Tomorrow, it will be November.

If you’re a writer (and in my opinion, we all have stories to tell, but that’s another topic for another day) I hope you’ve given yourself permission to prioritize your writing this month. Thousands of people participate, so you’ll be in good company. All you have to say is, “It’s NaNoWriMo, I’m writing,” and most people will understand why you need an hour or two a day to camp out in your favorite writing space. If they’ve never heard of NaNoWriMo, you can send them to NaNo’s website, and nine times out of ten, they’ll be amazed and impressed and ready to cheer you on.

I’ll be revising my draft, which will likely involve drafting 20,000 new words, and will surely involve dealing with the 60,000 words that I already have. I’m using the last day of the month as a firm deadline. On November 30, I will send my manuscript out to beta readers for feedback. No excuses.

As you can imagine, I’ll be a little busy this month, so you won’t see posts like the ones I normally write. However, I will post on the blog throughout the month about how I’m using Writerly Play as I revise. I’m curious to map a project in real time. I know I’ll learn a lot about how I think and create, and I can’t wait to look over the project at the end and see what insights I gain that might be helpful for others, too.

Ready? Let’s go write!




What Does Wandering Look Like?

How do you know if something is a waste of time?

A common definition of “waste” is “to use or expend carelessly, extravagantly, or to no purpose. “ Synonyms for waste include squander, misspend, misuse, fritter away, or throw away. No one wants to squander or fritter away time.

But, ask a creative person how she spends her time, and if she’s being honest, she’ll describe work sessions punctuated by time spent in activities which are more difficult to define. Oddly, this time outside work sessions often creates a leap-frogging effect, vaulting work forward in a way that doesn’t happen when one is sitting down at a computer or with pencil and paper.

Unfortunately, the effect doesn’t work if you cut out the work sessions altogether. I’m not arguing that one should wander rather than work. But, there is something to the art of letting go and wandering.

For me, the wandering is literal.

I need to walk around in interesting environments. I need to touch contrasting textures of fabric and smell a variety of loose leaf teas. I need to see interesting patterns and shapes, and listen for contrasting tones of laughter. From the outside, I’m sure this wandering looks like a supreme waste of time. Why am I walking aimlessly, poking into stores, looking through baskets of random antiques, and heading home without buying anything?

I’m collecting. I’m filling up my sensory toolkit so that when I sit down to write, I have words and images and access to the feel of things. Too much time spent at my desk, and my senses dull. Fog settles over my brain and I might stare at my computer screen for ten minutes before coming up with a lackluster sentence. After puzzling over this fog, and how it showed up every now and then, I started to see the pattern.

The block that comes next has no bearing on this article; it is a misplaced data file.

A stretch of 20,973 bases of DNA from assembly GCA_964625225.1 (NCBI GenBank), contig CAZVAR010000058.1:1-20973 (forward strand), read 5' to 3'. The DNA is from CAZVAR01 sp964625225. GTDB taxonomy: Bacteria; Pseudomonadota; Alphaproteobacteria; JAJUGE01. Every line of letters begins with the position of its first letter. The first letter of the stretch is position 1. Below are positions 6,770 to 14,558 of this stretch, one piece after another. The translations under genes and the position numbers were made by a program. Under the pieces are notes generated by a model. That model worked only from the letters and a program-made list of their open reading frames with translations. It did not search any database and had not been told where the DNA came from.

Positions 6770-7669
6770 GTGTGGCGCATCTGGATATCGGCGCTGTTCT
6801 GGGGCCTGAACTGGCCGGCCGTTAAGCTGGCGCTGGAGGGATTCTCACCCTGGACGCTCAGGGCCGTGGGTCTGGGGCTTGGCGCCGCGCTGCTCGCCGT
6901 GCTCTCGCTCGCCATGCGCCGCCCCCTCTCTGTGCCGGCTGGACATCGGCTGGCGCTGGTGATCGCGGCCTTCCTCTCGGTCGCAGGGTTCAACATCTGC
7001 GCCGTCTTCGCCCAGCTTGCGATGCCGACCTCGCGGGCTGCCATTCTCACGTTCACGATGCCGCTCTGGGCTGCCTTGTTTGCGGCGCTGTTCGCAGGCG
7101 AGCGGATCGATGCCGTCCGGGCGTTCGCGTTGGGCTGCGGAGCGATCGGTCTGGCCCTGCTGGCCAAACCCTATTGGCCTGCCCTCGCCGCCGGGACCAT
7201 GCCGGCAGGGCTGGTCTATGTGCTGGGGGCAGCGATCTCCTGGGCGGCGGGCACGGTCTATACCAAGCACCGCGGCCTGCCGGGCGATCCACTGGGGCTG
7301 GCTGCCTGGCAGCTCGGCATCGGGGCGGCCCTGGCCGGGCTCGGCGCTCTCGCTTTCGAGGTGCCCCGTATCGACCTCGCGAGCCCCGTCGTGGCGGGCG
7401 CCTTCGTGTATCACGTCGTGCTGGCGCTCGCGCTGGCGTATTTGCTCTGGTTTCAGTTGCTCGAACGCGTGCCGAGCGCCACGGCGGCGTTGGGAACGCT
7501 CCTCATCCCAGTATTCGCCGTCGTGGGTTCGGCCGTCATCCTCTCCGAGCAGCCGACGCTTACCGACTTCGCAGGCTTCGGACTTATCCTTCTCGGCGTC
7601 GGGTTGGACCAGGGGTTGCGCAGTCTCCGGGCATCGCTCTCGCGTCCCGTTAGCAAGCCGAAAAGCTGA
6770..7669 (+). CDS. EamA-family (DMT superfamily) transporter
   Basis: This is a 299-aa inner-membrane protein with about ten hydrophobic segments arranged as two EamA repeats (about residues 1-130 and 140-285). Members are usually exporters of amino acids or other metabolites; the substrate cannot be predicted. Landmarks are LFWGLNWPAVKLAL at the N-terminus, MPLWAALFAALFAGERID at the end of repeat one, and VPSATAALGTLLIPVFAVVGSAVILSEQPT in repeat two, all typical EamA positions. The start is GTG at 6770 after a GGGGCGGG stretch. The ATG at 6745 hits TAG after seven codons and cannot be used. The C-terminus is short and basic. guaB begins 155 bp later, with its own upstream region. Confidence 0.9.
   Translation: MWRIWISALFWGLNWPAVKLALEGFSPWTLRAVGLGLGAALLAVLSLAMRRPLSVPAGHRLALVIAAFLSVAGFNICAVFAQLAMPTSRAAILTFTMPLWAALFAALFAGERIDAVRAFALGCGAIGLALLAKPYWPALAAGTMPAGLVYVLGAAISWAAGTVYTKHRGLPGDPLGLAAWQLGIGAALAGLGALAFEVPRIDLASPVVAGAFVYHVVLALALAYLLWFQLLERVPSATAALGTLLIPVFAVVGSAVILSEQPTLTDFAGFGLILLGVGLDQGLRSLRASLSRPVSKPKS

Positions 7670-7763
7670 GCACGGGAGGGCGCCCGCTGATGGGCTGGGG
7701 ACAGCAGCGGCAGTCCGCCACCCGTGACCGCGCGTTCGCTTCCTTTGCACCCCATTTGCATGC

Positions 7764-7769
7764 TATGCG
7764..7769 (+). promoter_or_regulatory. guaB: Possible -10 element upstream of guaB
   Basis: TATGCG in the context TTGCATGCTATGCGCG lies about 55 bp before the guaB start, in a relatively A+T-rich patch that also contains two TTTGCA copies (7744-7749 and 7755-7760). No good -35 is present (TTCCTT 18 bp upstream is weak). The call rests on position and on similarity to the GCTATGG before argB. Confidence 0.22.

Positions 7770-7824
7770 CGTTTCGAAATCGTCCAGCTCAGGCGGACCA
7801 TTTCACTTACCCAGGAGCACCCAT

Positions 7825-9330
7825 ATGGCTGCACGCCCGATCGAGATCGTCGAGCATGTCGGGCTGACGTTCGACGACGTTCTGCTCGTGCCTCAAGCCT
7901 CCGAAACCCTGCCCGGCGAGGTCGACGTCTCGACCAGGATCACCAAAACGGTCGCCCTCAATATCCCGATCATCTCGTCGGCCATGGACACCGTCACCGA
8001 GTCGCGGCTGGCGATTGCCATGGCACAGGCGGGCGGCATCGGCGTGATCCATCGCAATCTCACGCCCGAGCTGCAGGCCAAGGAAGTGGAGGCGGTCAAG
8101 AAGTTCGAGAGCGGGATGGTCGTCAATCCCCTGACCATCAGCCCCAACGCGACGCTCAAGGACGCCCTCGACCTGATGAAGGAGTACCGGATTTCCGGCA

And I started getting intentional about wandering.

What might speak to your senses?

Don’t be afraid to carve out time to wander. If you need more encouragement, you’ll definitely enjoy Keri Smith’s intriguing invitation to the art of wandering: The Wander Society.

I’d love to know where you choose to wander! Share your ideas below, or tag me on Twitter or Facebook and let me know what you’re up to. I’m always collecting new ideas for where to wander next.



What Keeps Us From Paying Attention?

Too often
On my morning run
The neighborhood blurs
My mind far away

I stumble over
Unseen cracks in the sidewalk
Run straight into
Low-hanging branches

My mind circles
Rehearsing how I’ll do what’s next
Or reviewing what I did before
I’m in a tug of war—
Pulled forward
Tugged back

Or, my mind tumbles from request to request
Commitment to commitment
The way it was at summer camp
With campers in costumes
Set pieces scattered across the stage
Everyone calling, “Naomi, Naomi, Naomi!”
Between the words of one response
Another question is shoved
I can’t hear myself think
And no one gets their hoped for answer

We’re reminded about Deep Work
About The One Thing
About deleting, delegating and automating
But too often these spaces of clear and calm
Feel as impossible to reach as the Island of Long Ago and Far Away
Rather than a possible reality in the here and now

What keeps us from paying attention?
Our hearts.
They’re lured and captured and ransomed
By ideas of who we should be
Of what we feel responsible for
And where we wish we could be
(Anywhere but here)

In order to take back our attention
We have to take back our hearts
And hold them gently
Whispering the story
Of who we are
Untangling the true story
From the knots of should and ought to
Until we’re free

The Art of Paying Attention

“The artist is a receptacle for emotions that come from all over the place: from the sky, from the earth, from a scrap of paper, from a passing shape, from a spider’s web.”

– Pablo Picasso

“Photography takes an instant out of time, altering life by holding it still.”

– Dorothea Lange

“Every human is an artist. And this is the main art that we have: the creation of our story.”

– Don Miguel Ruiz


I’m collecting other quotes and images as I continue to investigate the art of paying attention. Check out my collection on Pinterest.

On Paying Attention: Questions to Take You Deeper

I find it interesting that when we speak about the art of paying attention, we use financial words: paying attention, spending time.

What is your time worth?

This question often sends us down the road of calculation. How much do we make annually? How much does that work out to as an hourly wage? These are helpful time-management questions, but they fall short when it comes to attention management. Here’s another question for you.

How do we make our time count?

Again, this is a quantitative question. The line of thinking sends me down the rabbit hole of a “quantified life.” How many hours did I spend writing? How many minutes running? How about working? Playing? Commuting? Suddenly, I feel like a bean counter in my own life. My attention is spent on counting, not on being present.

Articles like this one explain that negative experiences imprint more deeply on our minds than positive ones do. Understanding this tendency is important not only for mental health, but also as insight into the art of paying attention. What if we were able to treasure each moment as the pearl it truly is, rather than counting or weighing or measuring it?